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hartford computer crimes lawyerNearly everyone uses computer systems and electronic devices in their everyday lives, and there are many situations where a person could face criminal charges based on issues such as illegally accessing computer systems or using electronic information incorrectly. Cases involving computer crimes can be complex, and there are many different state and federal laws that may apply in these situations. A recent decision by the U.S. Supreme Court may play a role in cases involving computer and internet crimes, and it may limit the types of charges that may be pursued by prosecutors.

Limits on the Computer Fraud and Abuse Act

The Computer Fraud and Abuse Act (CFAA) of 1986 prohibits people from accessing a computer and obtaining information they are not authorized to access. While this law was meant to address unauthorized “hacking” of computer systems, courts had interpreted it very broadly, allowing prosecutors to pursue criminal charges in cases where a person had exceeded their authorized access. A person who was authorized to use a computer or network could potentially be prosecuted for using the system outside of what they had specifically been allowed to do. This meant that criminal charges could apply for a number of commonplace activities, such as using a work computer for personal purposes.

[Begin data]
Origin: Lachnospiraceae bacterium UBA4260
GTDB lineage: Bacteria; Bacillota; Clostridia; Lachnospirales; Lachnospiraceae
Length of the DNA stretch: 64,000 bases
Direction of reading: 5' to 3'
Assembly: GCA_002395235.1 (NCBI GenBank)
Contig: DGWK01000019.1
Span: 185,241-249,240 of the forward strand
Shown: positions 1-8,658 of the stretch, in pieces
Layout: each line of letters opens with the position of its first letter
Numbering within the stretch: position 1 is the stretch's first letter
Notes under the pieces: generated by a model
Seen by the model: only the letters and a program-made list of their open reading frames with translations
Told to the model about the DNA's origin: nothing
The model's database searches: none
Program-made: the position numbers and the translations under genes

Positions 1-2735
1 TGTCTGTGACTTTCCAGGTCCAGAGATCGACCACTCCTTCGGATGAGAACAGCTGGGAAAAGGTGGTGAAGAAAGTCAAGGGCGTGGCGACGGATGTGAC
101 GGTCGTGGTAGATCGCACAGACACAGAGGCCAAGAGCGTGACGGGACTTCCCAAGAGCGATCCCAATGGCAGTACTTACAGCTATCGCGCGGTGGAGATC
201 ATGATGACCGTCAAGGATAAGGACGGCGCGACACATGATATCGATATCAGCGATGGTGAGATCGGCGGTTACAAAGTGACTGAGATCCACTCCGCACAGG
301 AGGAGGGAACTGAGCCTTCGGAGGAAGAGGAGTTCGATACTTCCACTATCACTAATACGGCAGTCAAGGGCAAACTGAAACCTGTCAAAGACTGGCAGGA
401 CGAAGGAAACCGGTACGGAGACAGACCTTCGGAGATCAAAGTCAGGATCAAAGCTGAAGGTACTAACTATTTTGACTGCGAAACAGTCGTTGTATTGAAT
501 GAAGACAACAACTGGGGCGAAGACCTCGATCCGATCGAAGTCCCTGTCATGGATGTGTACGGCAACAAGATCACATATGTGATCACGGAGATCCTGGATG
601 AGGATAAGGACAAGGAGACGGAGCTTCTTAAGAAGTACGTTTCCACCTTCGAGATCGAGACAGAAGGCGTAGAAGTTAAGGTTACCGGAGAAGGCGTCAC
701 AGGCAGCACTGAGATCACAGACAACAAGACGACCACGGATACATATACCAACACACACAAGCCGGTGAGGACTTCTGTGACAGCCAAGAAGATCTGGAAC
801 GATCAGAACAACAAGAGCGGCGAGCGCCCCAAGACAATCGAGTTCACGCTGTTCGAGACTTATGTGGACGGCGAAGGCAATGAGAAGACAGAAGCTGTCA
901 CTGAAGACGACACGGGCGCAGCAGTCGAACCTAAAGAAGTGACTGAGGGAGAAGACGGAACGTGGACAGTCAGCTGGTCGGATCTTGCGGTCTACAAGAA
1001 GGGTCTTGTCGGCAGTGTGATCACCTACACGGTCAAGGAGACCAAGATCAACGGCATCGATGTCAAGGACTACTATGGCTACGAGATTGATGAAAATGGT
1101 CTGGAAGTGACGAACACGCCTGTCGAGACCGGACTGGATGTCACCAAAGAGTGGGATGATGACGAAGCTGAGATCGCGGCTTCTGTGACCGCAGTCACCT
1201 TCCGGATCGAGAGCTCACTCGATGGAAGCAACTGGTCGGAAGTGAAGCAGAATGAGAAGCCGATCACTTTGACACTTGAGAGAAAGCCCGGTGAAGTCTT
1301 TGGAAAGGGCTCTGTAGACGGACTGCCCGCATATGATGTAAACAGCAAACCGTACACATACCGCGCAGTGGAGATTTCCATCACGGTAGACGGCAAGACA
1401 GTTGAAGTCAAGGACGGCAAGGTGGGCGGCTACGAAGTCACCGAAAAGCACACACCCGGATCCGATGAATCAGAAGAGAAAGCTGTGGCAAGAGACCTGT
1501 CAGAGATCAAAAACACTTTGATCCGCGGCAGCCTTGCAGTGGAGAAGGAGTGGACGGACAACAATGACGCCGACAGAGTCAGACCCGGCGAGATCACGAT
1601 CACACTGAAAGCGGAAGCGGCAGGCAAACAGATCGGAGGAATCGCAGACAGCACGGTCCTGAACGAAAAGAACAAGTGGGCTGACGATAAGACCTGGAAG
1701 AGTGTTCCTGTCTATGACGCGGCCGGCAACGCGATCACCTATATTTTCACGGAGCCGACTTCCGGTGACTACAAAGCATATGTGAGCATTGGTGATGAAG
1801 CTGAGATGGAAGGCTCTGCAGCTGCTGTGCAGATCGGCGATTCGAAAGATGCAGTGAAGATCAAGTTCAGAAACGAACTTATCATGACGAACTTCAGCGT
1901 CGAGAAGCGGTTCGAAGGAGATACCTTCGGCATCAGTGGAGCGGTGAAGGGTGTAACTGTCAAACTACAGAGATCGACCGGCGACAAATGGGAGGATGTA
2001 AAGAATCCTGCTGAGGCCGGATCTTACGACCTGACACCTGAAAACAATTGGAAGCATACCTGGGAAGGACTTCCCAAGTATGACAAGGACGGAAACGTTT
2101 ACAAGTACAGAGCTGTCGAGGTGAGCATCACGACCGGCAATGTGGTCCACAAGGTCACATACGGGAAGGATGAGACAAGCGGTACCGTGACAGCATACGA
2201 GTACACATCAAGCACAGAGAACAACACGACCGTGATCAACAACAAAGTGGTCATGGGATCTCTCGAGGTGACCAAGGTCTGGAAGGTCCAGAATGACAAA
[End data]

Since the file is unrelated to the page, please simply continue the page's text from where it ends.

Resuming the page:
These issues were addressed in the case of Van Buren v. United States. This case involved a police officer who accepted money in exchange for performing an unauthorized search of a state license plate database. The officer had been convicted of a felony violation of the CFAA. In reviewing this case, the Supreme Court addressed whether the CFAA can be used to prosecute a person who was authorized to access a computer system but exceeded the scope of what they were allowed to do. The court determined that a broad interpretation of the CFAA would criminalize a number of common activities, such as minor violations of a website’s terms of service. 

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federal, Hartford criminal defense attorneyThe law can be very complicated. For this reason, among others, the American legal system consists of several tiers, each designed to catch mistakes and prevent inconsistencies. Still, there is always the possibility that a court’s decision could have serious unintended consequences, as the scope of a such a decision is not always immediately evident. Such was the scenario with a ruling by a federal appeals court last month—a case in which the dissenting opinion expressed concern that millions of people may have just become “unwitting federal criminals.”

United States v. Nosal

The case in question involved a defendant who was charged with conspiracy, trade secret theft, and computer fraud against his former employer. The man, along with co-conspirators—accessed a database maintained by his former company using the login credentials of another person. As a result, the man was convicted under the Computer Fraud and Abuse Act (CFAA). The U.S. Ninth Circuit Court of Appeals was presented with the case when the defendant challenged the trial court’s decision.

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